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LEGO Architecture 21030 United States Capitol Building Building Set Review

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It has been nine long months since Lego released its first batch of Architecture sets for 2016 – Namely three city skylines, the Lego 21031 Burj Khalifa build, the Lego 21029 Buckingham Palace build, and lastly, the Lego 21030 United States Capitol Building.

All of the skyline builds were fantastic, but we do like more accurate and finely detailed models of famous real-life structures, and the US Capitol build seems to fit the bill quite nicely.

The US Capitol building is the official home of the United States Congress. It also houses the seat of the legislative branch in the United States Federal Government. The building is located on top of Capitol Hill in Washington DC. It was first completed in 1800, and gradually expanded over time, with the addition of additional chambers meant for the US Senate, the US House of Representatives, expanded chambers for the bicameral legislature, and the giant dome roof.

Much like the buildings created for the United States’ judicial and executive branches, the US Capitol building carries a neoclassical style and is painted with a white exterior.

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The entire build is packaged right inside a black-colored flip lid box, which is the standard box for Lego Architecture builds. It is probably the second biggest build in the Architecture theme, after the Lego 21010 Robie House build. All of the 1032 parts in the 21030 aren’t placed inside numbered bags. Plenty of them are comprised of tiny bricks and tiles measuring 1 x 1. This includes over 178 white headlight bricks.

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The construction starts at the base, and once the first 33 steps are finished, the 18d x 56w is now ready for the tiles and plates, along with the soon-to-be-added walls. It’s not really that exciting when you line up all of the 1 x 1 tiles, but this just pales in comparison when you compare it to the next part of the construction.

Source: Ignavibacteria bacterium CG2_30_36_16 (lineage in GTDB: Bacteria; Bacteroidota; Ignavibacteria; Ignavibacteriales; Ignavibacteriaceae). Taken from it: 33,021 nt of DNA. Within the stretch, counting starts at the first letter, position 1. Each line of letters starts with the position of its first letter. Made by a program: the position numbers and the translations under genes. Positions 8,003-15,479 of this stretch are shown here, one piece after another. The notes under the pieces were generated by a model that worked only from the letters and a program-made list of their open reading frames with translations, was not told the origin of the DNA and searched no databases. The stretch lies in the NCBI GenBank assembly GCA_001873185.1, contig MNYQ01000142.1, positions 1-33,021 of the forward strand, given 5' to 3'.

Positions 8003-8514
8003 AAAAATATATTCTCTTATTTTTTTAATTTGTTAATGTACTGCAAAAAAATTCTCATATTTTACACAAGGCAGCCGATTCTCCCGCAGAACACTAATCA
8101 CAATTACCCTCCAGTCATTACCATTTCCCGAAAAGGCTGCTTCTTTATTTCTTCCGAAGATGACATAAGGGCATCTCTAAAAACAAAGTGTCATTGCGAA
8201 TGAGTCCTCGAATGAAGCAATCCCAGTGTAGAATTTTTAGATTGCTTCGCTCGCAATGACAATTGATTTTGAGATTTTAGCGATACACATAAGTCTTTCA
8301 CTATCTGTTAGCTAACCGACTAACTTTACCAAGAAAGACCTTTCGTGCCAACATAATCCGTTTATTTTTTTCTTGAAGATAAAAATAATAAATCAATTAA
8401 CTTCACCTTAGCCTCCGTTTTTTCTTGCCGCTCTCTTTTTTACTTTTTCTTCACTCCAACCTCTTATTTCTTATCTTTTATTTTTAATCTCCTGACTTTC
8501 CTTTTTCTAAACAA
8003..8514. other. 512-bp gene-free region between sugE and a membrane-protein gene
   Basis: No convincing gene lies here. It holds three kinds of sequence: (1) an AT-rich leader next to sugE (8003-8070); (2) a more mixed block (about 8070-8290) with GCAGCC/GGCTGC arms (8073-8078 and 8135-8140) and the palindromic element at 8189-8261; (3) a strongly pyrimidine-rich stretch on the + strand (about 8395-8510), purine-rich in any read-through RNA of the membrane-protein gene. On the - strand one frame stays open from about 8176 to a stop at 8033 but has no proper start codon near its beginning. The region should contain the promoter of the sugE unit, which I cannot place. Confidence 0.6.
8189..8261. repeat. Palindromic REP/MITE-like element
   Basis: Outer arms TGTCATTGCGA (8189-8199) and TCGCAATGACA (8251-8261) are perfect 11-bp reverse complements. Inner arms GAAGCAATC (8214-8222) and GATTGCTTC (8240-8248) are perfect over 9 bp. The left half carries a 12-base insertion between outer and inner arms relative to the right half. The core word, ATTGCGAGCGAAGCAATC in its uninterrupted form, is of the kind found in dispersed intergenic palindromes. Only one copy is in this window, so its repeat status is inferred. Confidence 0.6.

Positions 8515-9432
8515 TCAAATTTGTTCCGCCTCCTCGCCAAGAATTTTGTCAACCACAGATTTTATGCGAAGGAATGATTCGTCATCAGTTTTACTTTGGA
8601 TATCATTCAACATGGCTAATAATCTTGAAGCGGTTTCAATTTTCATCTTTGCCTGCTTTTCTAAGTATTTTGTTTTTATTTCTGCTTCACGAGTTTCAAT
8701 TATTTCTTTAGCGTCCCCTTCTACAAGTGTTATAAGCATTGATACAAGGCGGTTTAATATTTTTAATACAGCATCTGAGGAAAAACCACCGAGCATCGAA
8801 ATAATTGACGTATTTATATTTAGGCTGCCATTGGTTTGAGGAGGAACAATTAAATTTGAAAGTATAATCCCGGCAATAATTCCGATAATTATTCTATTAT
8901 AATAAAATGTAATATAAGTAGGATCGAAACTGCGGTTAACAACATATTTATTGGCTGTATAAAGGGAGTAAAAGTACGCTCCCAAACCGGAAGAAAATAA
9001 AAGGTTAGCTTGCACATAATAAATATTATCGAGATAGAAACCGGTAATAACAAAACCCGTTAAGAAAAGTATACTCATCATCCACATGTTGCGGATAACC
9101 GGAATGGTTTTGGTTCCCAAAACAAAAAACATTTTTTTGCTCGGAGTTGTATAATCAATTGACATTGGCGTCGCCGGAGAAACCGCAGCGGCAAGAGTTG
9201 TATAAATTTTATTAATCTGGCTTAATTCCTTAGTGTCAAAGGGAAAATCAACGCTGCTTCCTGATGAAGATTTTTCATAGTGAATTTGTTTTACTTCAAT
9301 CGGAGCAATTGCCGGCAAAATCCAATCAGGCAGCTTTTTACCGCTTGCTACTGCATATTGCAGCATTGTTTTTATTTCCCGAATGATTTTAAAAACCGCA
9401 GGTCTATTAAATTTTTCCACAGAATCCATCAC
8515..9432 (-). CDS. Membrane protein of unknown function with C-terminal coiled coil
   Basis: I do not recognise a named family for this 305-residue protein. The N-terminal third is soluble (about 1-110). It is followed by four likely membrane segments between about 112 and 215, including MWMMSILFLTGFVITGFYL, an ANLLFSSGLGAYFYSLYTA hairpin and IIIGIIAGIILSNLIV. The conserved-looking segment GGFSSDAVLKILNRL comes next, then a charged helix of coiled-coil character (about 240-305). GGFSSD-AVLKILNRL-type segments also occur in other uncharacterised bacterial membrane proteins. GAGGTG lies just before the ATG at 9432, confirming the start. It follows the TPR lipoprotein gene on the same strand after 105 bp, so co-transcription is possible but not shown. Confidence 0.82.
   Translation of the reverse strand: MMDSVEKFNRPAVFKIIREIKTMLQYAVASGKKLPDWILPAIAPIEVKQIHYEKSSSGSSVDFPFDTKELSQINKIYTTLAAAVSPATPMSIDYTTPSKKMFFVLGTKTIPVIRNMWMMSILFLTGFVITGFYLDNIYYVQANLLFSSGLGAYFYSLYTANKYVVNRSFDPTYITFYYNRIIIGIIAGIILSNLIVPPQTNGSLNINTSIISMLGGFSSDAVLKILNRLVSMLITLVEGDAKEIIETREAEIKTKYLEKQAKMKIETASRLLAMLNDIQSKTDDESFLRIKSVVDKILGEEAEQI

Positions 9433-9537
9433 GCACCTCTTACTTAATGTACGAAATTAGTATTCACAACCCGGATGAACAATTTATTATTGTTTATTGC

The side and frontal walls of the build are entirely comprised of headlight bricks, all stacked together and measuring three feet high. If you’re a perfectionist like some of us are, you’ll definitely want to take your precious time into lining them all up, even though you can see that a lot of these bricks are covered by Fence 1 x 4x2 W.4 Knobs, which are supposed to hide the imperfections of the build.

A lot of the headlight bricks included here have already been mounted with a square hole that faces outwards. This is supposed to represent a window. And because of this, the side stud projects inwards. To accommodate this, which slightly protrudes from the dimensions of the average bricks (measuring 1 x 2 and 1 x 1), Lego Technic part (1 x 1) and other parts of the build that get used whenever there is a need for a huge wall, the headlight brick stud fits in nicely right inside its holes.

Stacking up the 1 x 1 bricks are a tad bit precarious, until you hold them firmly into place with the help of those grey plates. Meanwhile, the roof of the building comes together pretty nicely.

The last part of the construction is the dome. It is loosely attached on top of one row of brick studs, allowing you to remove it if you want to take a look at the rotunda found underneath. The Statue of Freedom stands nice and proud on top.

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The aspects of the build that capture your attention when you first lay your eyes on the completed build is its size. It’s a pretty huge build – Measuring over 44 centimeters x 14 centimeters. The second is the amount of detail that went into it, namely the columns and the windows.

It’s a completely unavoidable fact that on a build of this scale, the amount of columns and windows attached to won’t be the same as its real-life counterpart, but that doesn’t really matter.

Sometimes we can’t help but compare the 21030 to its real-life counterpart, especially with the backside of the building, since this is the part of the US Capitol building that has been photographed the most.

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The back doesn’t even contain any additional details whatsoever. In fact, the curved fences utilized for the rotunda make it look all pale and ghastly. But it doesn’t really matter, since you will only most likely see the front side of the build when you put it on display.